Lift off: BLHS powerlifters get to work
Classes dismiss each day at Basehor-Linwood High at 2:45 p.m., after which time a stream of students file into the strength and conditioning facility outside the school, for powerlifting coach Ross Schwisow expects them to be ready well ahead of his team’s practice time of 3 p.m.
Championships aren’t defended with tardiness.
The five-time defending state champion girls and three-time defending champion boys returned to work this week, less than two months ahead of the regular season’s first meet.
Schwisow said nearly 190 students showed up for the first two days of strength and conditioning, what he considers both preparation for the Bobcats’ four-meet varsity season and an extension of the school’s offseason conditioning program.
It’s a number Schwisow expects will likely drop to around 45 shortly after the first week. Of the lifters who do stick around and compete on varsity, ample opportunities to lead exist.
Schwisow said the Bobcats graduated 50 of the girls team’s 105 points from March’s state meet. Meanwhile, the boys graduated 68 of their 104 points.
“Half of our success from last year is gone,” Schwisow said. “Who’s going to step up now and take the next one?”
A byproduct of steady summer and winter turnouts and consecutive state team titles is that Schwisow doesn’t have to wonder if enough upperclassmen will step up but instead who among them will and when. Helping matters is that, in addition to assistant coach Tim Johnson, the Bobcats’ four graduate assistants have each won state powerlifting titles: Cory Stephens, Travis Inlow, Derric Brannan and Zach Smith.
Seniors like Drew Potter and William Trout both said they spent their first several seasons on the team looking up to senior leaders while trying to best their scores in any number of events.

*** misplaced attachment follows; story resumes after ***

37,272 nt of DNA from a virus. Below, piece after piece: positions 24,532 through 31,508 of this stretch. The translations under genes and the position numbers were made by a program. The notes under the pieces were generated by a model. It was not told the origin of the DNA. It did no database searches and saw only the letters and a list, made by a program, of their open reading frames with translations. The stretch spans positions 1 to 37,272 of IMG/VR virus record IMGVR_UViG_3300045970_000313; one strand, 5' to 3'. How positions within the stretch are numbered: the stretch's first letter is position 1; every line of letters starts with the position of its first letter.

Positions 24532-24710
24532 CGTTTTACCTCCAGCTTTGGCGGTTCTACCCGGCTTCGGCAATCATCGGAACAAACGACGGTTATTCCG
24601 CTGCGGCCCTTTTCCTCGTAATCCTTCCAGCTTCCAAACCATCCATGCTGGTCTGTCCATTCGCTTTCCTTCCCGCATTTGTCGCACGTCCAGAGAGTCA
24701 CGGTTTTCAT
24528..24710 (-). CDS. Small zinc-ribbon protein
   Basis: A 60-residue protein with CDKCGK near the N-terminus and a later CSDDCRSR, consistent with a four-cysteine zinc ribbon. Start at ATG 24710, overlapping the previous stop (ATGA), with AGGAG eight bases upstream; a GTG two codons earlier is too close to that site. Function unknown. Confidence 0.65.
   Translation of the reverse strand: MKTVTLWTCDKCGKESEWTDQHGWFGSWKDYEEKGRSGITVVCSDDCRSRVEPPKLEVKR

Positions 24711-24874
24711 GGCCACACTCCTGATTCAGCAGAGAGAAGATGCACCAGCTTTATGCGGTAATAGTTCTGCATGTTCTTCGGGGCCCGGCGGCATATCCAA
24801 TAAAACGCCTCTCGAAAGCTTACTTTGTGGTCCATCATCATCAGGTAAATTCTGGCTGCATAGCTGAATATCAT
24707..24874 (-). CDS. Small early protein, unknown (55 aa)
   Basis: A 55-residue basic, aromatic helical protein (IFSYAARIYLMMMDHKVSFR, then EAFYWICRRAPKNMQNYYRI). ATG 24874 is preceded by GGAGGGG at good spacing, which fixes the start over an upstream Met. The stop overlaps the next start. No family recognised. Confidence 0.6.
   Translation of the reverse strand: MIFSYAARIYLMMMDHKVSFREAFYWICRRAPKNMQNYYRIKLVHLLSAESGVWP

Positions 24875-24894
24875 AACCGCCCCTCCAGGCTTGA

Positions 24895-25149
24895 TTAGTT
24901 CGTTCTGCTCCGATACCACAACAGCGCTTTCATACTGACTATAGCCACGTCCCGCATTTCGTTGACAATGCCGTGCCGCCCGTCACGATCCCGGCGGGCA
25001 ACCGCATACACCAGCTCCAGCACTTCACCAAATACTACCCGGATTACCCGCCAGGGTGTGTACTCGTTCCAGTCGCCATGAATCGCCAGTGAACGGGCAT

“At the same time,” Trout said, “you want to help keep everybody else in line.”
Meanwhile, the individual nature of powerlifting puts athletes in competition with themselves.
“You’re competing versus yourself every week,” Potter said. “You try to beat your old record from the year before.”
The number of times the Bobcats will see outside competition before the March 9 state meet in Abilene will be few, spaced out into four varsity meets from Jan. 12 to Feb. 23, including the Feb. 9 Bobcat Invitational, in which more than 40 schools and 600 athletes annually attend. Senior Rachel Cook, whose small frame is balanced by an ebullient personality, won her parents over early after they expressed concerns that she’d swell into bodybuilder-esque proportions.
“Really it’s just about being toned, being healthy and just pushing yourself,” she said, adding that her parents became quick converts upon witnessing the competitiveness of the annual Bobcat Invitational.
Cook said chief among the first week of practice’s goals was one of thing: being sore.
“That and getting rid of the people not willing to work,” Cook said. “We want a team of people who’s going to be hardworking, dedicated and sacrificing. And if you can’t do that, then don’t be on the team.”
Cook returns after placing first at state in the bench press for two straight seasons. She’ll be joined by senior Courtney Leive, who set a state record in the 175-pound hang clean last March in Abilene. BLHS’ season begins Jan. 12 against McLouth. The Bobcats will also host their annual “lift-a-thon” at 4 p.m. on Dec. 17, a fundraiser event in which businesses can sponsor athletes and alumni visit to help judge events.
Schwisow and several of his seniors noted the increase in competition around the area. At the Bobcat Invitational the last three seasons, Topeka High has dealt the host team defeat. Closer to home, the effort of area schools like Piper, Tonganoxie and Mill Valley has not gone unnoticed. Though those schools may not yet have the hardware possessed by BLHS, Schwisow isn’t writing them off as any less dedicated.
“We’ve got to keep putting in more,” he said.
Those words may not comfort the scores of Bobcats struggling to scale the school’s steps each morning after practice. Then again, to seniors like Cook, it may be music to their ears.